Anya Nakhmurina's research interests revolve around financial reporting, governance, and monitoring. Her work explores these topics in the context of U.S. local governments and municipal markets.  She also studies the role of institutional investors and shareholder activism.

Nakhmurina earned her Ph.D. from the University of Chicago. Additionally, she holds M.B.A. from the University of Chicago. Outside of academia, she worked in venture capital and in equity research.

Marcus Painter
Assistant Professor of Finance, Saint Louis University

Marcus Painter is an assistant professor of finance in the Chaifetz School of Business, a Research Associate of the Taylor Geospatial Institute, and a fellow of the Research Institute at Saint Louis University. His research uses novel sources of data such as satellite imagery and geospatial foot traffic to study open questions in financial markets, municipal finance, and political economics. Professor Painter’s research has been published in well regarded academic journals such as the Review of Financial Studies, the Journal of Financial Economics, and the Journal of Public Economics and has been cited in numerous media outlets including the Wall Street Journal, The Economist, The New York Times, The Atlantic, Financial Times, and The Washington Post, among others.  Prior to his academic career, Marcus worked in wealth management. Painter earned his bachelor’s degree in finance from the University of Missouri and his Ph.D. in finance from the University of Kentucky

Bruno Pellegrino
Assistant Professor of Finance, Columbia University

Bruno Pellegrinohas very recently joined Columbia Business School, from the University of Maryland, as an Assistant Professor of Finance. Professor Pellegrino’s research agenda revolves around two big themes: one is the intersection of Industrial Organization and Macroeconomics. In this field, Professor Pellegrino is developing new methods to understand economy-wide changes in product market competition, productivity and market power. His other research interest is International Finance and Macroeconomics. In this field, Bruno is studying global capital allocation and the macroeconomic consequences of Financial Globalization.

Professor Pellegrino is also affiliated with CESifo, received his PhD from UCLA, and holds degrees from the London School of Economics and Bocconi University. His research received awards from several institutions, including the Econometric Society, the European Economic Association, the Western Finance Association, and the American Law and Economics Association.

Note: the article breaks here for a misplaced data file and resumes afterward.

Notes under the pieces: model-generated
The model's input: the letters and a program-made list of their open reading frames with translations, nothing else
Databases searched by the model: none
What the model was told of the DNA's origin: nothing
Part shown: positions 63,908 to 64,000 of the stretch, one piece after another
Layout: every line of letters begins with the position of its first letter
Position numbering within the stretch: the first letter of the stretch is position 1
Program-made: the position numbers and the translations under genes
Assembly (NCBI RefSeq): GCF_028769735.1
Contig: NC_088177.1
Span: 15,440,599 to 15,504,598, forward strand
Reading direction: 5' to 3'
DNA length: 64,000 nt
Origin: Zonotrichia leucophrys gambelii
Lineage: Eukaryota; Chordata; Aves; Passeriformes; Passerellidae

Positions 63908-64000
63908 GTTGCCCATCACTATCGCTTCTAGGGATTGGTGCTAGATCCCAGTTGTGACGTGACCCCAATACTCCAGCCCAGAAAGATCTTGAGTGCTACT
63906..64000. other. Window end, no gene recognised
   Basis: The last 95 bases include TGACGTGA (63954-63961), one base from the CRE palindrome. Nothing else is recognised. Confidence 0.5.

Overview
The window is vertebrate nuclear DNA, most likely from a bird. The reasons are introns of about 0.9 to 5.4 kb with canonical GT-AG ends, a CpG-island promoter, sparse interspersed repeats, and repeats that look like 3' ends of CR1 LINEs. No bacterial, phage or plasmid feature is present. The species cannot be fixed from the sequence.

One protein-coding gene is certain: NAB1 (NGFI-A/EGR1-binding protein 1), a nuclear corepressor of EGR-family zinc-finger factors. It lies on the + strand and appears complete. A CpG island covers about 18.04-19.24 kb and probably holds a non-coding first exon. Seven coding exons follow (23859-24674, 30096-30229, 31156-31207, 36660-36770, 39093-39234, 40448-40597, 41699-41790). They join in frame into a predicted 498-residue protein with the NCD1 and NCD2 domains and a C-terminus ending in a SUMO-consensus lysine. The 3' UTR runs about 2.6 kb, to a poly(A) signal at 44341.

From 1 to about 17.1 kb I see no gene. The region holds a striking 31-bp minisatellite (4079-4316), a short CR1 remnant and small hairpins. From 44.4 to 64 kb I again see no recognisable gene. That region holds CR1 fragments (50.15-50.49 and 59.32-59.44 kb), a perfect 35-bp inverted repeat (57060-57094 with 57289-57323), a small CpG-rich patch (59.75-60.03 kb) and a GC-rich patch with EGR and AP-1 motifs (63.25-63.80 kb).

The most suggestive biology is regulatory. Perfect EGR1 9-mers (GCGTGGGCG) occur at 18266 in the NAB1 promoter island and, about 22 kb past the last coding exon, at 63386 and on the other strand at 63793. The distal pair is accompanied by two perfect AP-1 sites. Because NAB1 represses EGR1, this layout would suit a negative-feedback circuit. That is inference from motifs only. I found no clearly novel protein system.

Krisztina Orbán
Assistant Professor, Monash University

Krisztina is an applied economist working on the economics of structural change induced by large political events. Her research focuses on how the firm sector adjusts to such large political shocks. In terms of geographic areas she has worked on Eastern Europe, South Africa, South Korea, and the US.

Krisztina graduated with a PhD in Economics from the University of Chicago, followed by a postdoctoral fellowship at the National Bureau of Economic Research in Cambridge, Massachusetts. She started as an Assistant Professor of Economics in 2022 at Monash University in Melbourne, Australia.

Christina Parajon Skinner
Assistant Professor of Legal Studies & Business Ethics, The Wharton School, University of Pennsylvania

Christina Parajon Skinner is an expert on financial regulation, money, and central banks. Her research pursues questions surrounding central bank mandates, the financial markets, separation-of-powers, and the corporate governance of banks. Professor Skinner’s work is international and comparative in scope, drawing on her experience as an academic and central bank lawyer in the United Kingdom. Her research has been published in the Columbia Law Review, the Duke Law Journal, the Vanderbilt Law Review, and the Georgetown Law Journal, among other leading academic journals. Professor Skinner has also contributed to financial regulatory policy working groups, including those convened by the Federal Reserve Bank of New York, the Financial Stability Board, and the U.K. Banking Standards Board.

Prior to joining the faculty at Wharton, Professor Skinner served as legal counsel at the Bank of England, in the Financial Stability Division of the Bank’s Legal Directorate. Previously, Professor Skinner was an Academic Visitor at the University of Oxford, Faculty of Law and a Visiting Fellow at the London School of Economics, Law Department. From 2014-2016, she was a post-doctoral fellow and lecturer in Law at Columbia Law School.  Professor Skinner received her J.D. from Yale Law School, and an A.B. from the School of Public and International Affairs at Princeton University, with a concentration in international economics.  She received certificates of proficiency in European Politics and Society, and Spanish Language and Culture.

Prateek Raj
Assistant Professor in Strategy, Indian Institute of Management Bangalore

Prateek is an Assistant Professor in Strategy at the Indian Institute of Management Bangalore (IIMB). He studies how free and inclusive markets evolve(d) in history, and in developing countries. Such markets – that bring together parties at arm’s length – are neither spontaneous, nor self-sustaining. They need a set of supporting conditions and institutions to function, in the absence of which traditional relationship and identity based institutions persist, limiting opportunities especially for the historically marginalized.

Prateek’s research has been featured in journals and the popular press, including Stanford Social Innovation Review, Bloomberg, and VoxEU. Prateek has been a recipient of several prestigious grants including the ESRC-UKRI-ICSSR grant on studying the future UK-India trade and the role of networks in facilitating them, and a grant from the Government of Uttar Pradesh, India for studying the spontaneous organization of Kumbh Mela in 2019. Prateek earned his doctorate from University College London (UCL) in 2018, and his undergrad from Indian Institute Technology Delhi in 2010. During his PhD, he was affiliated to the Center for Economic History and Kellogg School of Management at Northwestern University (2015-2018) as a Visiting Predoctoral fellow and the Stigler Centre as a Research Associate (2016-2018).